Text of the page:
1. The programme framework is ready
  2. Venue stood the test
  3. Committees ready to start working
  4. 1st Circular: Call for session proposals
  5. Oslo's new signature
  6. POLARCAT won the race for first proposal
  7. All programme proposals welcome
  8. IPY Open science in St.Petersburg
  9. Programme of 39 sessions
  10. Offer to registered participants: 30 percent discount on excursion to Svalbard
  11. IASC provides travel support to early career scientists
  12. 2nd Circular: Call for abstracts
  13. Time to get a booth at PolarEXPO!
  14. PolarCINEMA ready to receive polar films and TV-documentaries
  15. Steven Chown to be awarded the Martha T Muse Prize at IPY-OSC
  16. The IPY ‘From Knowledge to Action’ Conference to be held in Montreal in 2012
  17. Unique opportunity for science teachers
  18. A new precedent for the involvement of early career scientists
  19. Several opportunities to get travel support
  20. More than 2200 abstracts submitted on deadline
  21. Registration now open
  22. 400 stipends distributed to early career polar scientists
  23. Get your Letter of Invitation
  24. Invitations out for the PolarTEACHERS conference
  25. PolarCINEMA committee very satisfied with the turnout
  26. More than 2500 abstracts accepted
  27. RV Oceania to Oslo for IPY-OSC
  28. Institutions invited to indicate interest for the PolarFESTIVAL
  29. Poster guidelines
  30. Time slots allocated for sessions
  31. Book before 6th May: Glaciers and fjords - excursion to the scenic highlights of Western Norway
  32. Draft programme ready
  33. HRH Crown Prince Haakon will open the IPY-OSC 2010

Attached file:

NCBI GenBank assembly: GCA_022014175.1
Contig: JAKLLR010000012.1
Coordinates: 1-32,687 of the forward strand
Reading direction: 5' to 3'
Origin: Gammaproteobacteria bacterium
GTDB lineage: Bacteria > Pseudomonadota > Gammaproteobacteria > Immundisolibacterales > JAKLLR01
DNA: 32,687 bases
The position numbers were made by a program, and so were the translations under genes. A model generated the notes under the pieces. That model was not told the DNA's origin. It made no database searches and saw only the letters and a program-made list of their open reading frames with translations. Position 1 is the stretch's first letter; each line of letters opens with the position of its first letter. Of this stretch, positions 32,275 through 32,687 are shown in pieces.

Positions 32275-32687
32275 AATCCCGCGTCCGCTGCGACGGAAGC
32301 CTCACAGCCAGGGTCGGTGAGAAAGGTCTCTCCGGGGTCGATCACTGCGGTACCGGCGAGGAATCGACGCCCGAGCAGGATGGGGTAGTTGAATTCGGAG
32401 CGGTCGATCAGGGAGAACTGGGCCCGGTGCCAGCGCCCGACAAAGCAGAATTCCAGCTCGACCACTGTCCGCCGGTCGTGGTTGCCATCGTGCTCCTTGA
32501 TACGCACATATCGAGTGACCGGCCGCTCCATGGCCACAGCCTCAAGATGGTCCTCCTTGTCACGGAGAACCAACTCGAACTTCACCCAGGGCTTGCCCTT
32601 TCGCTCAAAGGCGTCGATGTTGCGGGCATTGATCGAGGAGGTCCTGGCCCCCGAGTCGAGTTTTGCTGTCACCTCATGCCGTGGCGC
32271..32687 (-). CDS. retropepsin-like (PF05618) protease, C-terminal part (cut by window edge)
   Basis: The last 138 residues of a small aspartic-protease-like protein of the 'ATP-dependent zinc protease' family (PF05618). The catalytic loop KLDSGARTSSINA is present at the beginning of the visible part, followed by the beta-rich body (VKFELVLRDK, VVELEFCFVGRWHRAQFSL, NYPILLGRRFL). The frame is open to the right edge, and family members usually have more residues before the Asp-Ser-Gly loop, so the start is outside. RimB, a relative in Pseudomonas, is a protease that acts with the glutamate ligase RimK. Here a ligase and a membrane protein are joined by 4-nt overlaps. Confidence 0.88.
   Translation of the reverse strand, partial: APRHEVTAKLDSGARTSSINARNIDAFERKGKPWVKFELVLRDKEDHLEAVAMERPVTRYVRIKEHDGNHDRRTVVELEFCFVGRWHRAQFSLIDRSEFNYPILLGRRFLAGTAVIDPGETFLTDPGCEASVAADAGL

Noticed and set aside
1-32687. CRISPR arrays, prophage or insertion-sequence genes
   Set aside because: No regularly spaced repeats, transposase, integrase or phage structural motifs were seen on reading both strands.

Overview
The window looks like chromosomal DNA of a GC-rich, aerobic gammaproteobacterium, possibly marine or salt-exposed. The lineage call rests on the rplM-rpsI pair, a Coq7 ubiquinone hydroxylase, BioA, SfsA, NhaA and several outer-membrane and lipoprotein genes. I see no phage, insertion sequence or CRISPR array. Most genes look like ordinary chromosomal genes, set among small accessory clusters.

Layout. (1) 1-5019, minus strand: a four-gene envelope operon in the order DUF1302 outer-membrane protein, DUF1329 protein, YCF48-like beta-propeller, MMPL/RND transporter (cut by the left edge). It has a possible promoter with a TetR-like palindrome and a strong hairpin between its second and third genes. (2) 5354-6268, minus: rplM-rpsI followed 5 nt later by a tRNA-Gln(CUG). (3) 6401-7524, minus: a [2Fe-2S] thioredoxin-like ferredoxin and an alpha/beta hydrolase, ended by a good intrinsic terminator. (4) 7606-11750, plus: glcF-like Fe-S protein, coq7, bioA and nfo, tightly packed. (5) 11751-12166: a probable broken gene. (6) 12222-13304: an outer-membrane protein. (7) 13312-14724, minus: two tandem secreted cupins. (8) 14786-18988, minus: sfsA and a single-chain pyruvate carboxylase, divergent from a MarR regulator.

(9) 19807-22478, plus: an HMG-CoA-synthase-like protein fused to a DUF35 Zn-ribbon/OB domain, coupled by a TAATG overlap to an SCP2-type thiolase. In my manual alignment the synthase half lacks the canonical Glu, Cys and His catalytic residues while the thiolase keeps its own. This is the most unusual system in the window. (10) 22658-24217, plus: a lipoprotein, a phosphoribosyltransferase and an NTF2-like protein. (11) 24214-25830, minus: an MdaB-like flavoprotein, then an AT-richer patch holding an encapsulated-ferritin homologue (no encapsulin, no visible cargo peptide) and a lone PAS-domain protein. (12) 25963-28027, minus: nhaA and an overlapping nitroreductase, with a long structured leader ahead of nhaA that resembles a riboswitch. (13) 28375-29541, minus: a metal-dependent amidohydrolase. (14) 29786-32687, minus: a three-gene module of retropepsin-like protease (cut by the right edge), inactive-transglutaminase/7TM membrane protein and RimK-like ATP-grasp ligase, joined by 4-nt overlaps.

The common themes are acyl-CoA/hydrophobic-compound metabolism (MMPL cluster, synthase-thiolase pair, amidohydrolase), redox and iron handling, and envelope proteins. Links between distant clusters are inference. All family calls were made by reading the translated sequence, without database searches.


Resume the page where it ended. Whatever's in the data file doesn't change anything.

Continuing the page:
34. HSH Prince Albert II of Monaco will attend the conference
  35. 9th June Keynote: Katherine Richardson
  36. 10th June Keynote: Ole Henrik Magga
  37. Tinker Foundation travel grants for Latin American participants
  38. 11th June Keynote: David Barber
  39. 12th June Keynote: Alexander Frolov
  40. 2200 have registered so far
  41. Make sure your media contacts are invited
  42. PolarEXCHANGE with Sue Nelson
  43. Patrick Webber awarded with the first IASC Medal
  44. Arctic sea ice cover heading towards another record low?
  45. Teachers and young scientists join forces in Oslo
  46. Making marfu and melting ice
  47. Preparing for tomorrows polar science
  48. Launch of the Polar Information Commons (PIC) Tuesday afternoon
  49. Cruising the Oslo Fjord for polar history
  50. Warm opening of a cool conference
  51. A territory of dialogue
  52. From policy to action
  53. Signing agreement for cooperation
  54. Rising sea levels on the agenda
  55. Prestigious prize for work in Antarctica
  56. Polar expedition to the FRAM Museum
  57. More cold and snowy winters to come
  58. Arctic and Antarctic partners sign agreement on polar education
  59. Medal for science and inspiring mentorship
  60. Science should incorporate indigenous knowledge
  61. A road movie on ice
  62. Data on ice loss in the Arctic Ocean can be misleading
  63. On the making of polar documentaries
  64. Encounters on Polar Street
  65. Morning plenary: Vladimir Kattsov
  66. International Polar Year officially closed
  67. Survey shows Norwegians believe in science
  68. 1st Circular out for IPY 2012 MONTRÉAL
  69. 2nd Circular out for IPY 2012 in Montreal
  70. Reminder: Call for abstracts
  71. One week left till Abstract Deadline
  72. Updating the IPY Publications Database for the IPY 2012 Conference in Montreal
  73. Time to register for the IPY 2012 conference

On the making of polar documentaries

pingviner_ingress (Ingressbilde)

Almost 100 documentary movies about polar science projects are being shown at the IPY-OSC. A selection of scientists and film makers shared their experience of the filming process, among them award-winning Mark Terry.